So, today is April 3rd. As in the third day of April. As in no longer March. Then how is it still March Madness?!
March Madness, or NCAA Men's Division I Basketball Tournament (WOW what a mouthful), coincides with the end of the basketball season. So the whole division falls away by the end of March. Unfortunately this usually pushes the championship game and playoffs into the month of April. That's why even though today is April 3rd, there are still 3 outstanding games left in the tournament.
But what is March Madness anyway? Why all this mayhem for a month made up mostly of springtime sunshine and showers? There's a certain appeal to college sports that a lot of spectators are drawn to - the youth and vibrancy, the sincerity and fervor, and the interpreted purity of the game, given that teams and players generally lack - and are barred from - professional sponsorships. So it's no wonder that the NCAA tournament has garnered such hype and popularity.
The term March Madness itself, however, was initially coined around an Illinois high school sports association. Coach H.V. Porter, an official for Illinois High School Association, released an essay of called March in 1939, and again used the term in a 1942 poem about basketball. "March Madness" spread quickly across the midwest, but almost exclusively only referred to high school basketball.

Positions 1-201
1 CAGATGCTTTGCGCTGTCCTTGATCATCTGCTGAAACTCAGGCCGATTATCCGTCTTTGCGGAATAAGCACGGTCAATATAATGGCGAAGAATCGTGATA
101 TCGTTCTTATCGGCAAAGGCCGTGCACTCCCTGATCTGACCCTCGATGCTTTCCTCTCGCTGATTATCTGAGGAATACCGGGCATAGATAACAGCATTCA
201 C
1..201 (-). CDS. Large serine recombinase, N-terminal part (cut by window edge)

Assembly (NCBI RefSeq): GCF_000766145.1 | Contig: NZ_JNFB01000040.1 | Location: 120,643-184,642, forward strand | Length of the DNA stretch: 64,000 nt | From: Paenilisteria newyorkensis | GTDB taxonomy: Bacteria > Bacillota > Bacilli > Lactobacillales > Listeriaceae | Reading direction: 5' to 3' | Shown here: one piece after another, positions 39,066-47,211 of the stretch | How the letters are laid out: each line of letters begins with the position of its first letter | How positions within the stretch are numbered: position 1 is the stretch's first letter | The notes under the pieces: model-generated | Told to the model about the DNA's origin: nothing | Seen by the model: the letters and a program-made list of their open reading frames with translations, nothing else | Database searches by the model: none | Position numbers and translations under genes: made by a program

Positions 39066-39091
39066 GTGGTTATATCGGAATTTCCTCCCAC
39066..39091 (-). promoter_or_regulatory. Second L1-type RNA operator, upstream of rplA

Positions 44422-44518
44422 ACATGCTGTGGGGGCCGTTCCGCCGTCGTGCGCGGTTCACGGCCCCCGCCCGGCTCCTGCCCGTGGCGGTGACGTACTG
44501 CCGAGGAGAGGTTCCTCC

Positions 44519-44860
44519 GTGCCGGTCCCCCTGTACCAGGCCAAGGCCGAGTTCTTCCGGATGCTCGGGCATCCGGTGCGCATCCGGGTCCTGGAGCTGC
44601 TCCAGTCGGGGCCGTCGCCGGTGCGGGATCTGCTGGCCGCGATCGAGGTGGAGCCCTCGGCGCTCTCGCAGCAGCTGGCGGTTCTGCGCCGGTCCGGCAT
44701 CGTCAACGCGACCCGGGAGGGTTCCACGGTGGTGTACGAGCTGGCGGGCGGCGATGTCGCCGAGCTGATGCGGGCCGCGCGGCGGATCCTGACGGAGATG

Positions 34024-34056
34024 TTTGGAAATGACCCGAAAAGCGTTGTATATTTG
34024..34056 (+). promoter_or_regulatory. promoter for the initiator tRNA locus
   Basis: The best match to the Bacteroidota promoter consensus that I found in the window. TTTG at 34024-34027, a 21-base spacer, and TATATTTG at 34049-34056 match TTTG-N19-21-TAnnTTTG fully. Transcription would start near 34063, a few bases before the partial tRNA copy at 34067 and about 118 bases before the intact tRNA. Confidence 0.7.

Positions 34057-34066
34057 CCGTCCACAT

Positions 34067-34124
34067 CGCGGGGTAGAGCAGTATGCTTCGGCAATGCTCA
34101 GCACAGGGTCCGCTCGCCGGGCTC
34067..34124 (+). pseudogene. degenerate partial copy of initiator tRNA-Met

It was during the 80s when "March Madness" first met college basketball. Legend has it that CBS Sportscaster Brent Musburger, who spent a good amount of time casting from Chicago, brought the term from the Midwest into the national spotlight. More often than not, however, the NCAA credits Bob Walsh for coining this term at the collegiate level.
Over 10 years pass before either the IHSA (Illinois High School Association) or the NCAA (National Collegiate Athletic Association) thought to trademark this iconic term. In a historic ruling in 1996, both associations were granted the right to trademarking the term in what is considered the precedented concept of "dual-use trademark."
The IHSA and NCAA joined forces to form the March Madness Athletic Associate, making the licensing of the trademark much easier to manage and protect. Today, however, the NCAA is sole owner of the trademark as the IHSA relented ownership in the 2000s.